1) Class A simply means that even under maximum signal conditions, the output transistors (here Q12 and Q14) should always have some collector current flowing through them.
So is it simply a matter of biasing (choosing the operating point) of the output stage such that this (Ic > 0) is always true. You can do that by making the quiescent current large and/or limiting the maximum power.
So I could also for example say that this same design is a 40 W class AB Audio amplifier (I'm for argument's sake assuming it can do 40 W in class AB) which works in class A up to 20 W.
2) The collector of Q8 just needs to be connected to a supply rail. If it was connected to the +22 V rail then Q8 would need to dissipate a lot more power. Since the emitter of Q8 is at about -21.3 V (-22 V + 0.7 V) there is plenty of "headroom" for Q8 to have 0 V (ground) at the collector. So there's nothing special about the connection to ground, it is used as a supply rail.
Yes Q8 and Q9 indeed form a darlington pair. This limits the load on the current output formed by Q1 and Q3. If Q8 was removed the gain in the amplifier would drop significantly.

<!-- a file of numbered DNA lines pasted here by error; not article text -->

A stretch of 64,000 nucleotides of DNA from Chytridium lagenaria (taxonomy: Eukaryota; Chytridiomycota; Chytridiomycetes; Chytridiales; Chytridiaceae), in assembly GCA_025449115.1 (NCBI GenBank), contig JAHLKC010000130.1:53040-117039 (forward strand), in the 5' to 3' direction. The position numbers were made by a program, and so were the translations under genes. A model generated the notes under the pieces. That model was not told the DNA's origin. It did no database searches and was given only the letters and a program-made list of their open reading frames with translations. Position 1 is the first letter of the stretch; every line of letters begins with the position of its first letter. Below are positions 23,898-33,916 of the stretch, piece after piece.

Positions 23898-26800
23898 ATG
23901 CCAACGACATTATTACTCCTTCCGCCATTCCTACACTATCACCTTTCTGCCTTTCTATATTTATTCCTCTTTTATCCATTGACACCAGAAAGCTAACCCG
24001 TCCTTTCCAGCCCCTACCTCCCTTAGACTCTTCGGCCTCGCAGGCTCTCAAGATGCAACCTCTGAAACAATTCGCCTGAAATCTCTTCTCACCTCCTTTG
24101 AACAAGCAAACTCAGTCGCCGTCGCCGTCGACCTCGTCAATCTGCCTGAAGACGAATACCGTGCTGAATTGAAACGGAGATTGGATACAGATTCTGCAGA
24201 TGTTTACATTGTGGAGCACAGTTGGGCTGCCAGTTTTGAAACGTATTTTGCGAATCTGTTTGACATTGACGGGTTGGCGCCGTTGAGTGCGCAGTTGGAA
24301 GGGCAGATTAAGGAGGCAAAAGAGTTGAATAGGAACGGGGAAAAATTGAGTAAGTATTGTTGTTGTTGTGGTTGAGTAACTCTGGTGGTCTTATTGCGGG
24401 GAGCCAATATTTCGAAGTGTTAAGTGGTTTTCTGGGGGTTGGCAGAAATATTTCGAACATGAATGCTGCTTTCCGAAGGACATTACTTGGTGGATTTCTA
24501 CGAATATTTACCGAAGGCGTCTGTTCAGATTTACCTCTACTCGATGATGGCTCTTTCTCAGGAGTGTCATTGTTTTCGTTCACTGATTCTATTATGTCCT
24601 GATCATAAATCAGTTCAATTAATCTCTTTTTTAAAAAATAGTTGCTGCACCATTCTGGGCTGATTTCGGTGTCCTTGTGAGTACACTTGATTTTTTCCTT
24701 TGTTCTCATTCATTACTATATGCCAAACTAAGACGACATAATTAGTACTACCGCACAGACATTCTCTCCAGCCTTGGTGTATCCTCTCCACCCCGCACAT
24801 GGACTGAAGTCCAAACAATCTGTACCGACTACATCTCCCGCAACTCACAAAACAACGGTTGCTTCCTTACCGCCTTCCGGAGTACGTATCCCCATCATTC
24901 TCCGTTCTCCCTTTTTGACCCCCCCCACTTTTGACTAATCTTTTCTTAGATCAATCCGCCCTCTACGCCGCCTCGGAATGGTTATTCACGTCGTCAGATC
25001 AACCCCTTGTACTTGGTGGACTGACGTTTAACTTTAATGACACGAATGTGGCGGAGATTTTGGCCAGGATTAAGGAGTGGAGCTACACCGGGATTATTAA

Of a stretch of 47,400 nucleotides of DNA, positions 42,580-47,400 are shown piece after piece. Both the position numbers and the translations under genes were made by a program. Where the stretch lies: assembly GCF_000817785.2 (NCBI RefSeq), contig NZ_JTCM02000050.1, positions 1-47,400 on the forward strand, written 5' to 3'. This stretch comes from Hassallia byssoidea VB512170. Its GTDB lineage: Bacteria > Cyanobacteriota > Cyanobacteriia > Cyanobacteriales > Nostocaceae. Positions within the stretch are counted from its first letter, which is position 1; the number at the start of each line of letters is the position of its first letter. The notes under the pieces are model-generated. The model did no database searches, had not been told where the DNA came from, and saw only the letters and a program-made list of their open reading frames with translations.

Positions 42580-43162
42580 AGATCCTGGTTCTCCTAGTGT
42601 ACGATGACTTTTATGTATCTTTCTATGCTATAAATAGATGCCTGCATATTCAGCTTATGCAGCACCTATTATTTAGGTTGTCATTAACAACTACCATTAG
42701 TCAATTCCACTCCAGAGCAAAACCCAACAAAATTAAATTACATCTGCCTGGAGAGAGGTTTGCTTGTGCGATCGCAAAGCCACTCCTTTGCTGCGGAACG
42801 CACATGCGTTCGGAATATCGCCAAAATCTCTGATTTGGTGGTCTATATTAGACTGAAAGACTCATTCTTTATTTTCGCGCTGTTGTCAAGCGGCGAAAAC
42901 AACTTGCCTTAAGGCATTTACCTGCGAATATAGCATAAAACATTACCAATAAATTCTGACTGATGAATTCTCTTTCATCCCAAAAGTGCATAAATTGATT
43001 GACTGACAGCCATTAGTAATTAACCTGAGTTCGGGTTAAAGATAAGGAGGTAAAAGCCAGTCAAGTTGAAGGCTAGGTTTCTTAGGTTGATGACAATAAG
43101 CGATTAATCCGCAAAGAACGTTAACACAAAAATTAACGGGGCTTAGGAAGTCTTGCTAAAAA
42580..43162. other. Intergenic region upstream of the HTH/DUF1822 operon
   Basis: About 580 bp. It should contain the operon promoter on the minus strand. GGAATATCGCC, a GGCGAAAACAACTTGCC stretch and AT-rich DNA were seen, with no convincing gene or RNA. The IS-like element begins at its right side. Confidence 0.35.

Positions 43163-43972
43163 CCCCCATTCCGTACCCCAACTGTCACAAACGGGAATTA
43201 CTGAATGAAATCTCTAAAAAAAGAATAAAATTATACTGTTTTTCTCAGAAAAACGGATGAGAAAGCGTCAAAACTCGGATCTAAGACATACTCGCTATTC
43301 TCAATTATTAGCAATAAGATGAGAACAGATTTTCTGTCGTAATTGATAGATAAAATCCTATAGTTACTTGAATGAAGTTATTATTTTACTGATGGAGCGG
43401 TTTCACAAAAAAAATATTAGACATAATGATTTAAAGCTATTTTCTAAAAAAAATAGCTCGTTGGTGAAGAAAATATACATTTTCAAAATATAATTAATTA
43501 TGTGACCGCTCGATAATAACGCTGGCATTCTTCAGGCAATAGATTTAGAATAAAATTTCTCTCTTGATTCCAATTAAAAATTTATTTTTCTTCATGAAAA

3) The "zener" made by Q10 sets the quiescent current in the output stage. So as mentioned under 1) you can then choose the range in which the amplifier works in class A. In creasing the voltage means a higher quiescent current and also a higher power dissipation!
The overall distortion of this amplifier is not only determined by how much voltage you set across Q10. This amplifier also has feedback, not the 510 ohm and 10 kohm resistors connected to the base of Q2. This feedback network (10 kohm + 510 ohm + 220 uF capacitor, ignore the diodes, they are for protection only) sets the gain of the amplifier and this also reduces distortion.
So the overall distortion is determined by both the feedback and how you set the quiescent current of the output stage.